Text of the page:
Bernie Sanders told Seth Meyers he had not regrets about raising questions about Hillary Clinton's qualifications for the presidency.
The Vermont senator appeared Thursday night on "Late Night," where Meyers asked whether he regretted doubling down on his attack earlier that day on Clinton and her credentials.
"It was said after she and her campaign said that I was unqualified," Sanders said.
However, Meyers pointed out, Clinton never directly questioned his qualifications.
"I didn't hear her say you were unqualified, I heard her fail to say that you were qualified," Meyers said.
Sanders suggested that Clinton had gone negative as his campaign gathered strength.
"After we won in Wisconsin, and that was our sixth victory in seven caucuses and primaries, I think the Clinton campaign has been getting a little bit nervous, and I think they have been getting more negative, and I hope very much we can have an issue-oriented campaign," Sanders said. "There are a whole lot of problems that the middle class and working class in this country are facing. We should be talking about that. But if people attack me and distort my record, we will respond."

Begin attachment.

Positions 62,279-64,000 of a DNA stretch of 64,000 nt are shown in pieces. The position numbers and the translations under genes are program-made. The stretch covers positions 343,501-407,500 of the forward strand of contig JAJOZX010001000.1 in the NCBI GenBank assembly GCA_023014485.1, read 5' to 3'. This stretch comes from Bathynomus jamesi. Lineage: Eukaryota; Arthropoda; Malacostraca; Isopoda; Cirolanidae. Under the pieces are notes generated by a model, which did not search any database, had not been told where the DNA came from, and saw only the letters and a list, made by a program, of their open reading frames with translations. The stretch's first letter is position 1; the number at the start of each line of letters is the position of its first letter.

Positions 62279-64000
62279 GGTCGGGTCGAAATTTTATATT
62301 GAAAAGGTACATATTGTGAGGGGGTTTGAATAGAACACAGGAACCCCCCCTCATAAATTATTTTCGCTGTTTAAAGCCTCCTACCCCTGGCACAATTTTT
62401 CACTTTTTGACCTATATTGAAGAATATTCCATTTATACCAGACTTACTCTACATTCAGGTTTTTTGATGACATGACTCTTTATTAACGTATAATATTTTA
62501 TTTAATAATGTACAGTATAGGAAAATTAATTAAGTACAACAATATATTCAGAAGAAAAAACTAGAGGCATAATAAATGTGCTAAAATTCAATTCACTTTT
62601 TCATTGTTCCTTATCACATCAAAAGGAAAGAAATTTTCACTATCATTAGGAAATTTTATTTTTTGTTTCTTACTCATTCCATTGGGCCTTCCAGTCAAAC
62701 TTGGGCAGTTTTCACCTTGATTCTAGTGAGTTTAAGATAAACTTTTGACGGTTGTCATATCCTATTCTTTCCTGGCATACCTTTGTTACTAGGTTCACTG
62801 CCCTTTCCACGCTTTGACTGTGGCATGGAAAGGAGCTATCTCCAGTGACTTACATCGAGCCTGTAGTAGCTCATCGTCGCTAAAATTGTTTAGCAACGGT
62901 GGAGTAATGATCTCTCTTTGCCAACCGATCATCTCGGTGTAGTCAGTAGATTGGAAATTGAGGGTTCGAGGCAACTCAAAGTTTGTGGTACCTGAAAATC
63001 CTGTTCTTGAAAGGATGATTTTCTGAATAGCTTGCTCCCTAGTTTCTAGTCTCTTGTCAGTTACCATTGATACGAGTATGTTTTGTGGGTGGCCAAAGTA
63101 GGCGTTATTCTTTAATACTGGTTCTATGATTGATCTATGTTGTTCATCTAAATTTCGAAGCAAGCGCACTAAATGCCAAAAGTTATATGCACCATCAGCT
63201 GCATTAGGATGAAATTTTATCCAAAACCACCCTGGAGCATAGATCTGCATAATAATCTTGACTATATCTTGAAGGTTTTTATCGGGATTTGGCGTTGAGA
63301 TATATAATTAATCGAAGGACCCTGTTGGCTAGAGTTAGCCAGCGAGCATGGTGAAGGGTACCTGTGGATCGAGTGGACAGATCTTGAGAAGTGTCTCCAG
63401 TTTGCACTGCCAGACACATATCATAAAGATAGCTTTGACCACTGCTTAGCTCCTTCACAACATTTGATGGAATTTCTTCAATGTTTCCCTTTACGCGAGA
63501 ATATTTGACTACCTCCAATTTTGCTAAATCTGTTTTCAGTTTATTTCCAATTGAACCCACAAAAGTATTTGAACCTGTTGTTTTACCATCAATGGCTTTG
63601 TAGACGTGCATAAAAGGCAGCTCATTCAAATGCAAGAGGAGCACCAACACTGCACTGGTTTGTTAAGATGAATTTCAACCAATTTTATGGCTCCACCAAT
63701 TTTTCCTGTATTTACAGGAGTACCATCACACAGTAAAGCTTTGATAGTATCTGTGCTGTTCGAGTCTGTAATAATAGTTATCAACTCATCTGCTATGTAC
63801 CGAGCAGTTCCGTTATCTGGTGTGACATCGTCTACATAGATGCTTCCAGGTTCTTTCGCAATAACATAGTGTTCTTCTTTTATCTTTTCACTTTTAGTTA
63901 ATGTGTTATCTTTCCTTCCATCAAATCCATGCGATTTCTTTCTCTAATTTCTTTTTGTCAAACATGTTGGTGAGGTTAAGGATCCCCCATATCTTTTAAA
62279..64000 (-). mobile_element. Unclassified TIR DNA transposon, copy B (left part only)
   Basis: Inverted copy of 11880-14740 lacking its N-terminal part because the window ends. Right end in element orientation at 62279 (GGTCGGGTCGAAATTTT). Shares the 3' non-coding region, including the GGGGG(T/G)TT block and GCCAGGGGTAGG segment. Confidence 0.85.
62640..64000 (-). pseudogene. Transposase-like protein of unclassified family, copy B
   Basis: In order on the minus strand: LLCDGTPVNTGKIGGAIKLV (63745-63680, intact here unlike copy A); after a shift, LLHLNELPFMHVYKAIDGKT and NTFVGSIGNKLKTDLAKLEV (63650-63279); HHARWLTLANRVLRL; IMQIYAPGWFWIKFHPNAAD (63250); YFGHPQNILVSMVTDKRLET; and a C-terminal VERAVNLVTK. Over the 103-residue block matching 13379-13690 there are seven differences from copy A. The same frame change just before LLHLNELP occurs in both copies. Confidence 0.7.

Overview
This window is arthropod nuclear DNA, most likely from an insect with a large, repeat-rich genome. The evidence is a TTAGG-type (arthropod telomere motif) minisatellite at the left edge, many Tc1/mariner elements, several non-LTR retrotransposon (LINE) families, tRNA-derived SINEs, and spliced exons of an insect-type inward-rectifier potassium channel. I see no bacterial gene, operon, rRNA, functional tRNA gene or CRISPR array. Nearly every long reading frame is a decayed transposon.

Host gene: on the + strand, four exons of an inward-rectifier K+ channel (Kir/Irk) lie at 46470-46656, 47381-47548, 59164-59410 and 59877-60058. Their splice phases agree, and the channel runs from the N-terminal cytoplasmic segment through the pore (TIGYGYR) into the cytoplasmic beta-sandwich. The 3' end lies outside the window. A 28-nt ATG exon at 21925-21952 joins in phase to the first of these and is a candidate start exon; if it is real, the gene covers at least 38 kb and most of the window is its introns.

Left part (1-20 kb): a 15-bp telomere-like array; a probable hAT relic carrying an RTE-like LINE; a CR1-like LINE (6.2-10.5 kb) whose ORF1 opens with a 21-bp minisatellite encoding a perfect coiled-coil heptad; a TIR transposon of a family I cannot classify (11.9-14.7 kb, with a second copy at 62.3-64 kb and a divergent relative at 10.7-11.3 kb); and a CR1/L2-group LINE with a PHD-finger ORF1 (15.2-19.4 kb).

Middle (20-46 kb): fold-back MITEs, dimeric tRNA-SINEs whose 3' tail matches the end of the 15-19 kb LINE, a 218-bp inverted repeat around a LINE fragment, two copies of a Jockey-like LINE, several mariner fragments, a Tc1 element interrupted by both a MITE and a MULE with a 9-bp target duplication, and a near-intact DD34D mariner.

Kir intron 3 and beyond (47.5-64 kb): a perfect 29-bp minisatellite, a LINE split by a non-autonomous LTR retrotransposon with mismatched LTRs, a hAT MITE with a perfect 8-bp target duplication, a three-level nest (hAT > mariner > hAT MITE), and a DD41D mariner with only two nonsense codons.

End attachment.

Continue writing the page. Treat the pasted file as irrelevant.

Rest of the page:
He told Meyers that he was unsurprised that his campaign speech has resonated with many voters, and he gave a condensed version of his stump speech to sum up its themes.
"If you look at the issues that are out there, people are asking why we're the only major country on Earth not to guarantee health care to all people," Sanders said. "Why are we the only major country not to have paid family and medical leave? Why do we have more income and wealth inequality than any other major country on Earth? Why is the middle class continuing to decline and almost all income and wealth going to the top 1 percent? Why is our infrastructure collapsing?"
"So I think when you talk about the real issues facing the American people, people are saying, 'Yeah, this does not make sense,'" he continued. "We need to have a government that represents all of us, and not just wealthy campaign contributors. So I think that theme is the theme and ideas that the vast majority of the American people agree with, and now that we have the opportunity to get those ideas out -- no, I'm not surprised that people are coming on board."
Watch the entire segment posted online by Late Night With Seth Meyers: